There are two ways you can change your mind after you have already claimed your Social Security benefits. You may be aware of one way to change your mind, but hardly anybody is aware of the second option.
When you claim your Social Security benefits is one of the biggest financial decisions you will make in your lifetime. After making that decision, you want to be sure you made the right decision. Because you will receive that benefit for the rest of your life.
Is it possible to change your mind after you have already claimed your Social Security benefits?
What happens if you claimed your benefit at age 62, and later regretted that decision? What if you wish you had delayed, and had your benefit grow by 6% – 8% per year for every year? Or what if you retired at 62, claimed your benefits, and then received an incredible job offer?
The first way you can change your mind after you have already claimed your Social Security benefits:
There are two ways you can change your mind after already claiming Social Security benefits. The first way is only works if you had been receiving your benefits for less than 12 months. If you can pay back everything you received, Social Security will consider you to have never claimed your benefits.
Rachel has a Full Retirement Age of 66. Her Social Security benefit statement says if Rachel waits until then to claim, her monthly benefit will be $2,000.
But she decides to claim at age 62, prior to her Full Retirement Age, and her monthly benefit is reduced to $1,500 per month.
Claimed for Less than 12 Months:
After 6 months of receiving benefit payments, she regrets her decision, and wishes she had not claimed her benefits early. Because she had not been receiving benefits for more than 12 months, she could pay back all the benefits received so far. It will be as if she never claimed her benefits at all.
She has been receiving benefit payments of $1,500 per month for 6 months. That means she received a cumulative total of $9,000 ($1,500 x 6 months) over that 6-month period.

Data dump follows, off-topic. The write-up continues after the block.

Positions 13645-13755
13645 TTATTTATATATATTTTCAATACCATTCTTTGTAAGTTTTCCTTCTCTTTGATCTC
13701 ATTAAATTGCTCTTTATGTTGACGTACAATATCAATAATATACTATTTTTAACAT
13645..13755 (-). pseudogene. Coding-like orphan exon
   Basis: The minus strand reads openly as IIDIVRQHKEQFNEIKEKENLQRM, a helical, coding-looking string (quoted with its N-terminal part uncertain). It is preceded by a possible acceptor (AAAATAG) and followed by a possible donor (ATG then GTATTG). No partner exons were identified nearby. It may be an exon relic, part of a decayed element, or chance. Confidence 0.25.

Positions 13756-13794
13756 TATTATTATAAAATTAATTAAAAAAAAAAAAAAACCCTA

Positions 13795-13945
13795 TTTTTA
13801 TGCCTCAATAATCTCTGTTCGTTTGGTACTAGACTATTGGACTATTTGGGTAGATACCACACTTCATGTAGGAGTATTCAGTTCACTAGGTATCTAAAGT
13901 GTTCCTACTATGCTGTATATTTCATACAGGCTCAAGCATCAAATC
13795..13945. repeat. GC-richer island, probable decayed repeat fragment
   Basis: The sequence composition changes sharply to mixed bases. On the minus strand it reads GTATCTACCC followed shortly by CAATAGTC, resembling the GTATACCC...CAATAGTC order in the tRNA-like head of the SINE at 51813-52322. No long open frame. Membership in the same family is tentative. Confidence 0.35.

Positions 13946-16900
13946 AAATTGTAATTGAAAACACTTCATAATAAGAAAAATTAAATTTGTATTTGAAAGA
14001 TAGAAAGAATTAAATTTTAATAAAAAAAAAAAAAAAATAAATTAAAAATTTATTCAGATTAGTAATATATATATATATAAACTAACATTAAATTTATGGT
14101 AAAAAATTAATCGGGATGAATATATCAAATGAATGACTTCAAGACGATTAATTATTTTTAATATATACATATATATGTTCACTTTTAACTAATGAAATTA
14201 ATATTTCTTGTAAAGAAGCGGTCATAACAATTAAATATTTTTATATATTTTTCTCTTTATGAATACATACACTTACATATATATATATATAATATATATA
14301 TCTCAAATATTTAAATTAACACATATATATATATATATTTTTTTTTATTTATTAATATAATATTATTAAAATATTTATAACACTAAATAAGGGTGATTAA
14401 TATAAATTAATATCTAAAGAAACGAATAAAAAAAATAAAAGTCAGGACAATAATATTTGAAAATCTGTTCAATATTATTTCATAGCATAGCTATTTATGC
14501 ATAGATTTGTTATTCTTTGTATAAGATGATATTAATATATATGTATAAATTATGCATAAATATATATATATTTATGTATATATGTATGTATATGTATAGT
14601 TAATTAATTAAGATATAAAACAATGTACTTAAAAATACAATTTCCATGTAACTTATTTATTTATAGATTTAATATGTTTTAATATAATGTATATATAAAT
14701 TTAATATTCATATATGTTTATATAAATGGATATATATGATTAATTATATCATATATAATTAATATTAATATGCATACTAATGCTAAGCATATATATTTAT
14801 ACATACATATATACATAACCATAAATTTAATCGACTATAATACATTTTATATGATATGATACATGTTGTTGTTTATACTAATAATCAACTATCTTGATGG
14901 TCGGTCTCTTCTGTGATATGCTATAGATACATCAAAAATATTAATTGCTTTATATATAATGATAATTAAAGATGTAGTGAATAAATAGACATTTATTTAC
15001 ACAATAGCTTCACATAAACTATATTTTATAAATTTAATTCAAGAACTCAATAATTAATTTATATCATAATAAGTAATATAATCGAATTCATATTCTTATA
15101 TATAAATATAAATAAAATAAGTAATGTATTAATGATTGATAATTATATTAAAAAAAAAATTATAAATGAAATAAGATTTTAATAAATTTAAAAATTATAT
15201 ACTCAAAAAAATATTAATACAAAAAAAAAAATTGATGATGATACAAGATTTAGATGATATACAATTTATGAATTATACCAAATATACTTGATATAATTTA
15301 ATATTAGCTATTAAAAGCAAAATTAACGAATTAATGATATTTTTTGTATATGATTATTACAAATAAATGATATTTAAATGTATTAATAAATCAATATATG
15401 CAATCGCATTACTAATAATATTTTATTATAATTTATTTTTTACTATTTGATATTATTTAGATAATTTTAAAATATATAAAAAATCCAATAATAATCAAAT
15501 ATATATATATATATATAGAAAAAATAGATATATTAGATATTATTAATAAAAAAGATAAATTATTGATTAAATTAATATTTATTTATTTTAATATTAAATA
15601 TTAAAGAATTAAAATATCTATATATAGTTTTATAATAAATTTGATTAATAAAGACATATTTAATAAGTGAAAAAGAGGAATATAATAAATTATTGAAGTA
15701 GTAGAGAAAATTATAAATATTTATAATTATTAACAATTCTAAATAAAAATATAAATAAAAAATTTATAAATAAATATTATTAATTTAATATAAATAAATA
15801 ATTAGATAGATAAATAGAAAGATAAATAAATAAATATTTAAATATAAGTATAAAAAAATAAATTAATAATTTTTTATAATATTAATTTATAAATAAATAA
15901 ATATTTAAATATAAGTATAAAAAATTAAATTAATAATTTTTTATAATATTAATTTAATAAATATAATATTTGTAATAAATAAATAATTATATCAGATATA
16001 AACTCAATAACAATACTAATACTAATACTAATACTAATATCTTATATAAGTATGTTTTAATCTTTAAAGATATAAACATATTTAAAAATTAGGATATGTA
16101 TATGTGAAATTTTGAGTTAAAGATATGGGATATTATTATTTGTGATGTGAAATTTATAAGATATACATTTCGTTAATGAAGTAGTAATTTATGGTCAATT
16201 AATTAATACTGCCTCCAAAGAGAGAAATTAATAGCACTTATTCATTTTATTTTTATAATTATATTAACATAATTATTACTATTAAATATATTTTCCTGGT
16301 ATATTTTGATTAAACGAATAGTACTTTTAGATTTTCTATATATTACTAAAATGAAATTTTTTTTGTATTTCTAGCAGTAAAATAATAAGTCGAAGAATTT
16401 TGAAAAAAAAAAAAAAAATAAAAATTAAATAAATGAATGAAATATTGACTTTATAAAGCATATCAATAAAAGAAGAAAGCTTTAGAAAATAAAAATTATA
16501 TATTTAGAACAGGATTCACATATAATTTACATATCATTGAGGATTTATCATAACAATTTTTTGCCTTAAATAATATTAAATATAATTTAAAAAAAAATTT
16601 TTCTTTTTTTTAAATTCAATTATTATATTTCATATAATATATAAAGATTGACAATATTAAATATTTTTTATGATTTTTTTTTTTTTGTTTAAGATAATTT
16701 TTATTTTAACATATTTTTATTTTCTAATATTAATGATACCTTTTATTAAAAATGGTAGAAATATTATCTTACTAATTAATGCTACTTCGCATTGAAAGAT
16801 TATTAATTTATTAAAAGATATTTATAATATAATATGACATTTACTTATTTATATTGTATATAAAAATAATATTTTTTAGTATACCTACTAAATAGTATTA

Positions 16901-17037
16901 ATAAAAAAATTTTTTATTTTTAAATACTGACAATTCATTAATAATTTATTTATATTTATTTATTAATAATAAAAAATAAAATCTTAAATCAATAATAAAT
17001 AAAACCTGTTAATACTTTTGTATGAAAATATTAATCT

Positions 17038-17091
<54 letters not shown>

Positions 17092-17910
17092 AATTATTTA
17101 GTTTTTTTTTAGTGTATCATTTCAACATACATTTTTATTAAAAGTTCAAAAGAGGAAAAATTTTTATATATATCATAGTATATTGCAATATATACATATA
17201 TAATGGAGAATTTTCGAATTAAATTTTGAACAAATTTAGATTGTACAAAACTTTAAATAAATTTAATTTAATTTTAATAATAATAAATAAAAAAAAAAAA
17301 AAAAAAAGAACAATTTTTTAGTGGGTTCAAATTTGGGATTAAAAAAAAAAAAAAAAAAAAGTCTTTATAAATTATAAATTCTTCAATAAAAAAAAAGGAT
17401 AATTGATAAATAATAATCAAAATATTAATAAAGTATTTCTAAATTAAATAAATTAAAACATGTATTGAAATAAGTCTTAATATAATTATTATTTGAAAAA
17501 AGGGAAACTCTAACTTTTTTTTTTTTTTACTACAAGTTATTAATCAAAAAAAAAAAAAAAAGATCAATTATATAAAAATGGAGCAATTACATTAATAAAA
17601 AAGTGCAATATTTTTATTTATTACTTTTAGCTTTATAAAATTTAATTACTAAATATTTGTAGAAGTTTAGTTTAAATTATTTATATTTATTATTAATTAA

If she pays back the cumulative total of $9,000 of benefits received during that 6-month period, then Social Security will consider Rachel to have not claimed her benefits yet. Her benefit will grow by a minimum of 6% – 8% per year for every year she delays up to age 70.
Many people are somewhat aware of this first option. Changing your mind in the first year of claiming your Social Security benefits, then paying it all back. But there is a second way to change your mind that very few people are aware of. This second option involves suspending your benefits at your Full Retirement Age.
The second way to change your mind after you have already claimed your Social Security benefits:
To illustrate this second option, let’s assume that you retired and claimed your reduced benefits at age 62. Now you are 65, realize you are bored with retirement, and want to go back to work. In this case, you would have been collecting benefits for over 12 months already, meaning option one can’t apply.
Your job pays you a large income, and you really don’t need your Social Security benefits. But you have already been receiving benefits for over two years.
This is where the second option comes into play.
You can “suspend” your benefits, which means you will stop receiving your monthly benefit. Every year your benefit is suspended, it will grow by a minimum of 8% per year up until age 70. And if there are any COLA increases while the benefit is suspended, you can add it on top of the 8% increase.